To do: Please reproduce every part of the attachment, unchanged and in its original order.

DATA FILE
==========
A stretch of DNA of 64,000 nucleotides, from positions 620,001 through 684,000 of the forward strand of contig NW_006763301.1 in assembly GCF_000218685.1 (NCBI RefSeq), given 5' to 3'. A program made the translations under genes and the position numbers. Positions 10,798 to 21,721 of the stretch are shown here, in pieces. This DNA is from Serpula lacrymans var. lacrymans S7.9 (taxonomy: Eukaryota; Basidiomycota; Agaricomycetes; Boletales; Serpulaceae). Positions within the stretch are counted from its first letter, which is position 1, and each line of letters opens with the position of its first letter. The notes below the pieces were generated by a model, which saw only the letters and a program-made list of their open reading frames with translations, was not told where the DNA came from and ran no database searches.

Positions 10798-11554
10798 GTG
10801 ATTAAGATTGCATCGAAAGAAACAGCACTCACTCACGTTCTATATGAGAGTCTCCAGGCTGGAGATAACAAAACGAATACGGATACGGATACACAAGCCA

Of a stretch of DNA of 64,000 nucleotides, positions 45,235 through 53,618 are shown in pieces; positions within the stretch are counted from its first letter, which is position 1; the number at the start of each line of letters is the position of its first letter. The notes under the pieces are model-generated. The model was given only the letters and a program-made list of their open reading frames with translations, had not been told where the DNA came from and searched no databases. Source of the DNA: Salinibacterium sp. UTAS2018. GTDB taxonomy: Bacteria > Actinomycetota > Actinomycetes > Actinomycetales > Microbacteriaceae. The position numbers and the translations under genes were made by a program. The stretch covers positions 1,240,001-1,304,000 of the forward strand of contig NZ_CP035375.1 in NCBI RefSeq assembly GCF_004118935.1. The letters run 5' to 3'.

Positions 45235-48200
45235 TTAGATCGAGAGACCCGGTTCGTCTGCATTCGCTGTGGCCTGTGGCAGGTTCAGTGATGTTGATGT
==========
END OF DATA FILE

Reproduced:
A stretch of DNA of 64,000 nucleotides, from positions 620,001 through 684,000 of the forward strand of contig NW_006763301.1 in assembly GCF_000218685.1 (NCBI RefSeq), given 5' to 3'. A program made the translations under genes and the position numbers. Positions 10,798 to 21,721 of the stretch are shown here, in pieces. This DNA is from Serpula lacrymans var. lacrymans S7.9 (taxonomy: Eukaryota; Basidiomycota; Agaricomycetes; Boletales; Serpulaceae). Positions within the stretch are counted from its first letter, which is position 1, and each line of letters opens with the position of its first letter. The notes below the pieces were generated by a model, which saw only the letters and a program-made list of their open reading frames with translations, was not told where the DNA came from and ran no database searches.

Positions 10798-11554
10798 GTG
10801 ATTAAGATTGCATCGAAAGAAACAGCACTCACTCACGTTCTATATGAGAGTCTCCAGGCTGGAGATAACAAAACGAATACGGATACGGATACACAAGCCA

Of a stretch of DNA of 64,000 nucleotides, positions 45,235 through 53,618 are shown in pieces; positions within the stretch are counted from its first letter, which is position 1; the number at the start of each line of letters is the position of its first letter. The notes under the pieces are model-generated. The model was given only the letters and a program-made list of their open reading frames with translations, had not been told where the DNA came from and searched no databases. Source of the DNA: Salinibacterium sp. UTAS2018. GTDB taxonomy: Bacteria > Actinomycetota > Actinomycetes > Actinomycetales > Microbacteriaceae. The position numbers and the translations under genes were made by a program. The stretch covers positions 1,240,001-1,304,000 of the forward strand of contig NZ_CP035375.1 in NCBI RefSeq assembly GCF_004118935.1. The letters run 5' to 3'.

Positions 45235-48200
45235 TTAGATCGAGAGACCCGGTTCGTCTGCATTCGCTGTGGCCTGTGGCAGGTTCAGTGATGTTGATGT